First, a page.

Silver got slammed Friday in what is one of the biggest one-day selloffs on record. (See the top weekly selloffs in gold and silver.)
Driving the silver decline is global uncertainty about economic growth, demand for the U.S. dollar and liquidation of hard assets for cash.
Fueling the selloff in silver is a near-$100 decline in the price of gold.
The "gold safety play has been broken," says Phillip Streible, MF Global senior market strategist. Calling today's trading activity "pretty intense," he says investors are starting to chase yield and turn away from the volatility in the metals markets.
And, he says, "over 50 percent of silver's demand is industrial demand." With the Fed calling attention this week to the chance of significant downside risk in the economy, traders are concerned that slower economic growth will translate to reduced demand for silver.
Other industrials moving lower include copper, platinum and palladium.
Traders talking about "massive liquidations" and new shorts adding to the selloff.
"We’ve seen a big fund-related selloff across the board yesterday and today, with even gold seeing big declines," says David Wilson, director of metals research at Societe Generale.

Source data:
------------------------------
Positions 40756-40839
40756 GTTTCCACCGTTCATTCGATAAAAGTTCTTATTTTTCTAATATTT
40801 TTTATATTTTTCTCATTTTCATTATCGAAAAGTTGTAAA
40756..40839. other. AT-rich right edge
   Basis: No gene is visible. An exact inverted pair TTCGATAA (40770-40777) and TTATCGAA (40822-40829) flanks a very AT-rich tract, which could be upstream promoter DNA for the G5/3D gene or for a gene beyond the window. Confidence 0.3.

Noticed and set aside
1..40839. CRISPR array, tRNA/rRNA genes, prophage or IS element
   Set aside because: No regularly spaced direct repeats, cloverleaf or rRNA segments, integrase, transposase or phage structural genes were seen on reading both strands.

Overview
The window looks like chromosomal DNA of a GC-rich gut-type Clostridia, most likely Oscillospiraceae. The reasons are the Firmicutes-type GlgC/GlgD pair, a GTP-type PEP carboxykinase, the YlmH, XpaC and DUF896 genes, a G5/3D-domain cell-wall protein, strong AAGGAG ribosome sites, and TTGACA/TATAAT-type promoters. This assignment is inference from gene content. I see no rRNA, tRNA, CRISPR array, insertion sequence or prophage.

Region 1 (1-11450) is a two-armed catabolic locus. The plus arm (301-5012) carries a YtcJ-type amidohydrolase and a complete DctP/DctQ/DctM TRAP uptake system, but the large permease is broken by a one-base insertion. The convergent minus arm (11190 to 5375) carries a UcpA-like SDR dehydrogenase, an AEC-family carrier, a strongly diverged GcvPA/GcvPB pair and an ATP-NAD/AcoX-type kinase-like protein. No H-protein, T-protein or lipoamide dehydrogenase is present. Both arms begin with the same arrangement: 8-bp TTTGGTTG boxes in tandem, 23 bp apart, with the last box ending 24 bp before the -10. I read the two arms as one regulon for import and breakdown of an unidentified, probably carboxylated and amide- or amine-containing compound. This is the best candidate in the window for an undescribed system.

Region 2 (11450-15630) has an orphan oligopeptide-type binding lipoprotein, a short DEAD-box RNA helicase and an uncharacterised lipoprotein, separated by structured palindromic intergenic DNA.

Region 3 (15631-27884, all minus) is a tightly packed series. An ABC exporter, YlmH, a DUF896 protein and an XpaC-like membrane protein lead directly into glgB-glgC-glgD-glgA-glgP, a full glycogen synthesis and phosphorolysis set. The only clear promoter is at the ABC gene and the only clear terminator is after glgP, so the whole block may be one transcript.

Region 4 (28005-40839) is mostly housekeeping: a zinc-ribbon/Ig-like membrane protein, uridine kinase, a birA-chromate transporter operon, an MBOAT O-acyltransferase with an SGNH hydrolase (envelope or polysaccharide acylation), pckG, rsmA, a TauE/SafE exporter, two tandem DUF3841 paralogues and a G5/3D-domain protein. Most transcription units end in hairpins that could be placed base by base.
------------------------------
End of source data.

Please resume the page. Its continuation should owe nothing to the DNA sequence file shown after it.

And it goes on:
"Fears over a Greek default in particular have prompted a rush to cash (the U.S. dollar in this case)" and therefore, a decline in demand for dollar-based assets such as silver.
"We have had strong selling, as the USD has rallied and money flowed into Treasurys," says Jim Steel, chief commodities analyst at HSBC. "All the precious metals have weakened in sympathy with other commodities."
Despite double-digit percentage declines in Friday's sell-off, silver returns are about flat year-to-date. In addition, margins are relatively high — around 9 percent of the value of the contract versus three to five percent on average. For investors looking for a source of funds, those are two more reasons to sell.